Be aware of the signs and symptoms of anxiety. Train workers, supervisors and managers on what they should be watching for. Some of the early signs and symptoms of anxiety include:

  • Feeling anxious, irritable, or depressed
  • Loss of productivity
  • General nervousness
  • Apathy or a loss of interest in work
  • Problems sleeping
  • Fatigue
  • Exaggerated startle reflex
  • General jitteriness
  • Trouble concentrating
  • Muscle tension or headaches
  • Stomach problems
  • Social withdrawal
  • Loss of sex drive
  • Using alcohol or drugs to cope

In the workplace, anxiety also manifests through:

  • Increased and unusual absenteeism
  • Overreaction to job situations
  • Excessive focus on negative aspects of the job
  • Inability to focus or meet deadlines

Not all of these signs and symptoms can be identified through observation. Still, a caring, open work environment will encourage workers to reveal issues they may otherwise try to hide, invariably worsening the problem. It will also make it acceptable for people to raise concerns about co-workers.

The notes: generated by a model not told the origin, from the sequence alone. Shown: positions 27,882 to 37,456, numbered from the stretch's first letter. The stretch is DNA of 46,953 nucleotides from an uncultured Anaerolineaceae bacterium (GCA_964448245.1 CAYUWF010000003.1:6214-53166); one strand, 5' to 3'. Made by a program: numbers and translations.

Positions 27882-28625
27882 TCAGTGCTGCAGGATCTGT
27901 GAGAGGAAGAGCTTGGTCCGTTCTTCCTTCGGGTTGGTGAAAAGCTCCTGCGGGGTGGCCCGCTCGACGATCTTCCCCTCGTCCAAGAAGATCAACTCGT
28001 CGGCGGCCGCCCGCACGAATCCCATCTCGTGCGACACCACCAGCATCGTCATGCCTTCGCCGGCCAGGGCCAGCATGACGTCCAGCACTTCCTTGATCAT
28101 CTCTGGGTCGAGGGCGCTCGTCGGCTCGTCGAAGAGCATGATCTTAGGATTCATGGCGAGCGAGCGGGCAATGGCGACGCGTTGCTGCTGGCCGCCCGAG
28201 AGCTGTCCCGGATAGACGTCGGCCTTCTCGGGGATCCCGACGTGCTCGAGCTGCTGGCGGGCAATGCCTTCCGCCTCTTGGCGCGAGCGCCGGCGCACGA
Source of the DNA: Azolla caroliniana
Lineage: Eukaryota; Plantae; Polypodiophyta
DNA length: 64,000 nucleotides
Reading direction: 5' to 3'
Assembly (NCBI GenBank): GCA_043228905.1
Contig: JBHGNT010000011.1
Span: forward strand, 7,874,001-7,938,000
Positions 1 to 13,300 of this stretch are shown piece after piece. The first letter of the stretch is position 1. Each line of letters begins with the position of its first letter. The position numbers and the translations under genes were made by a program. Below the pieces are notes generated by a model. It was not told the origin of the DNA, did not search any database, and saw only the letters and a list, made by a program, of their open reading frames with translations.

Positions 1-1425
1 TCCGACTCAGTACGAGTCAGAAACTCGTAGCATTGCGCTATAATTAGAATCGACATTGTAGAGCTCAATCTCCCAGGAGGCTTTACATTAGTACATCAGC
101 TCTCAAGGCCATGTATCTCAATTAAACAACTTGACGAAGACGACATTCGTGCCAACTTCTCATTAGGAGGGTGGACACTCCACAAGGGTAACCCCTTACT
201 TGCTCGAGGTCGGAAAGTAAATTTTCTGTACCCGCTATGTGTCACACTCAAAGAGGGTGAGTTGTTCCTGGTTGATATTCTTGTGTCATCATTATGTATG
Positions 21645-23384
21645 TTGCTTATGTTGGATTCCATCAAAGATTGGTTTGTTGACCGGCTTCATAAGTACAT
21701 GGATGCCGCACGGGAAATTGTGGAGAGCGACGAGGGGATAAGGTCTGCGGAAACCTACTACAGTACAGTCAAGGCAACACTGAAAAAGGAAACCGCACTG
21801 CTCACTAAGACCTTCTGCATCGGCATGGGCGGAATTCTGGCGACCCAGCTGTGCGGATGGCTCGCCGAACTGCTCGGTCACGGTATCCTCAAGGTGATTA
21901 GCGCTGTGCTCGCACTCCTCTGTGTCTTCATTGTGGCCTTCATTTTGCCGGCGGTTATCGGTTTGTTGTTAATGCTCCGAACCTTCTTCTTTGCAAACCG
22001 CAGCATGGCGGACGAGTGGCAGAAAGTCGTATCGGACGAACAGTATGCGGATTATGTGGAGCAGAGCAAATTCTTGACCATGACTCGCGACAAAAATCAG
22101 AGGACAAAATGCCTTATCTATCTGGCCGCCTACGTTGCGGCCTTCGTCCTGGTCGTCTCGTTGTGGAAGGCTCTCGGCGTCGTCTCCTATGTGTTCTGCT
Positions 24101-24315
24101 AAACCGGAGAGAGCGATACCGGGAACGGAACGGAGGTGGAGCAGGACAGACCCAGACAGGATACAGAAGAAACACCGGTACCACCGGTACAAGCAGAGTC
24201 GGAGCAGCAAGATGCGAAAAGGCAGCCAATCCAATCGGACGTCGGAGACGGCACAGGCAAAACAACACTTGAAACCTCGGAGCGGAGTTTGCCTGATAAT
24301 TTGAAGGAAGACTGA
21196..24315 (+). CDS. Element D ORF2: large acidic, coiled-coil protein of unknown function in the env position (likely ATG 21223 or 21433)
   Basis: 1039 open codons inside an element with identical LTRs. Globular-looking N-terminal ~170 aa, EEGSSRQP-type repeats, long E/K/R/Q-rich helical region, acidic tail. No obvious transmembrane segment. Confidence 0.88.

Educate Your Team

An open, caring environment starts with education. Employers who know the signs can take action before the situation worsens. However, educating your staff to recognize the signs and symptoms of anxiety is just the first step. Bring in mental health workers to discuss anxiety (and other mental health disorders). You must also ensure that your workers are fully aware of any Employee Assistance Programs (EAP) available at your workplace.

Beef up your Employee Assistance Plan and advertise it widely to your staff. Ensure it includes adequate mental health education, support and treatment options. Offer healthy living options as part of your ongoing education efforts. Encourage physical activity through employer-paid gym memberships and other perks.